Despite the poor quality of Ed Wood’s work, the director and his movies are, for the most part, looked upon with fondness by film buffs…
Ed Wood, who died 35 years ago today, is known for the dubious distinction of having made some of the worst films of all time. The screenwriter, director, producer and actor was responsible for the bizarre cult classic Plan 9 from Outer Space, as well as several dozen other films that range from weird to awful.Despite the poor quality of Wood’s work, the director and his movies are, for the most part, looked upon with fondness by film buffs. It’s hard to resist Wood’s obvious enthusiasm for the movies -–– even when his films are laughably bad, some of those laughs are shared by the filmmaker. Ed Wood loved movies, and the joy he got from making them shines through his iffy plots and dollar-store special effects.
In 1980, Wood received a posthumous Golden Turkey Award naming him “Worst Director of All Time.” It was an insult, to be sure, but it prompted renewed interest in his work. Critics began writing essays about his movies. The films made their way to festivals and were lampooned on Mystery Science Theater 3000. Tim Burton’s 1994 biopic Ed Wood, starring Johnny Depp as the director and focusing on the making of Plan 9 from Outer Space, sealed the deal for Wood’s renewed fame, and Plan 9 is now practically a household name.
It’s also surprisingly well-liked, considering how bad everyone seems to agree it is. Plan 9 currently has a 65 percent fresh rating on RottenTomatoes.com, a remarkably high rating for a movie that the site describes as “incoherent,” “odd” and “inept.” However, Rotten Tomatoes also calls the film “an oddly endearing disaster.” The toy flying saucers and out-of-sync dialogue add to the fun rather than detracting from the story. Ditto the clunkily fake Bela Lugosi. The famous actor appeared in several previous Wood projects, but he died three years before the filming of Plan 9. Wood cobbled together unused footage of the horror star, which he combined with a Lugosi stand-in, who looked nothing like the actor and did his best work with his face covered.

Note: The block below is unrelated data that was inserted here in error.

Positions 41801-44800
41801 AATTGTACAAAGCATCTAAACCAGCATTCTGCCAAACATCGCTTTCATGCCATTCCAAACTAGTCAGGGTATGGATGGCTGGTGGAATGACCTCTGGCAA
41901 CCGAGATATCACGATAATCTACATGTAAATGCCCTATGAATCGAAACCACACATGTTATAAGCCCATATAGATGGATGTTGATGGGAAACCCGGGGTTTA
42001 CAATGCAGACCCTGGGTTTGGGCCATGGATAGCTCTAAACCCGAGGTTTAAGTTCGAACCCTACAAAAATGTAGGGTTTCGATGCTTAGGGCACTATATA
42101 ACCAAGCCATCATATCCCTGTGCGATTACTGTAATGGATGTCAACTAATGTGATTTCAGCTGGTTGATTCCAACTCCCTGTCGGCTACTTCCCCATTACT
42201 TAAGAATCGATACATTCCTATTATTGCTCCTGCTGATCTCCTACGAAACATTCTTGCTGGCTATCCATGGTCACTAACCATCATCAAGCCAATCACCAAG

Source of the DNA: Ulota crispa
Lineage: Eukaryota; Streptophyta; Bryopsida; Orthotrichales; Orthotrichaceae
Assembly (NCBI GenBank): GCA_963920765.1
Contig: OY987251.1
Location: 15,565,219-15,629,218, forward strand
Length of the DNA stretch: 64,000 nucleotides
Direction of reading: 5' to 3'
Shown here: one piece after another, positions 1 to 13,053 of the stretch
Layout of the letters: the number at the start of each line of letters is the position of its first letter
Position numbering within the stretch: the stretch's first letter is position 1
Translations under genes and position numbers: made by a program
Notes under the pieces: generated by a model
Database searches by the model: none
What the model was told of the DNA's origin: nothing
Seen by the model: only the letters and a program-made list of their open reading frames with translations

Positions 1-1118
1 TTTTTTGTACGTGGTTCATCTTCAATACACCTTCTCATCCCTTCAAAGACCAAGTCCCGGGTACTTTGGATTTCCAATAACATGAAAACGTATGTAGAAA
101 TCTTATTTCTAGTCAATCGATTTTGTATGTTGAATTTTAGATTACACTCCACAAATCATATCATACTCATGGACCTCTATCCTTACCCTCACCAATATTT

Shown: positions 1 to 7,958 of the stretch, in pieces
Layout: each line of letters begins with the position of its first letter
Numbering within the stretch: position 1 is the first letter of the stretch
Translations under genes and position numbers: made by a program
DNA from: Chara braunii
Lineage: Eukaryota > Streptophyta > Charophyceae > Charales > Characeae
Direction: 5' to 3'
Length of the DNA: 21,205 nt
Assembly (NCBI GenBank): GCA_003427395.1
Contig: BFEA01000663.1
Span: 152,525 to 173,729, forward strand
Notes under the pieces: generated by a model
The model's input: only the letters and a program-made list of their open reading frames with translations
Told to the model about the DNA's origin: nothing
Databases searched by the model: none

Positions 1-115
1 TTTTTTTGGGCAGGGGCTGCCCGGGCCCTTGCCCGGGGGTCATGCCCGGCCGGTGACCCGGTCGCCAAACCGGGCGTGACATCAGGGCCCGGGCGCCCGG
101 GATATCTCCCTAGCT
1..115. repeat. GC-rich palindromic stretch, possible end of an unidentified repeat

Plan 9 from Outer Space is Wood’s highest-rated movie on Rotten Tomatoes, with positive reviews from critics and moviegoers alike. There’s a grain of salt to be taken with reviews that say things like “Not nearly as awful as everyone seems to think it is” (reviewer Matt Bailey) and “This is a good film to watch for educational purposes especially for up-and-coming filmmakers as a way to see what not to do when making a film” (audience member Chris Weber), but the general consensus is that Plan 9 is worth watching.
The Rotten Tomatoes ratings of Wood’s films drop off sharply after Plan 9. Glen or Glenda?, his “next best” movie according to the site’s reviews, has a fresh rating of 32 percent, and it just gets worse from there, culminating in Night of the Ghouls with a not-so-fresh 22 percent. Wood put his all into Plan 9, imbuing it with bumbling glee and making it the very best of his many bad movies. Wood’s “all” was quite different from the “all” of more talented auteurs with bigger budgets, but it was his all nonetheless. Plan 9 is a crucial piece of warts-and-all cinematic history that’s bound to put a smile on the face of viewers –– even if that smile is a little pained from time to time.
We can’t all be the best, but Ed Wood proved that you don’t have to be the best to be memorable. His place in history is rock-solid, thanks to his movies: they’re the best of the worst.
Written by Linnea Crowther. Find her on Google+.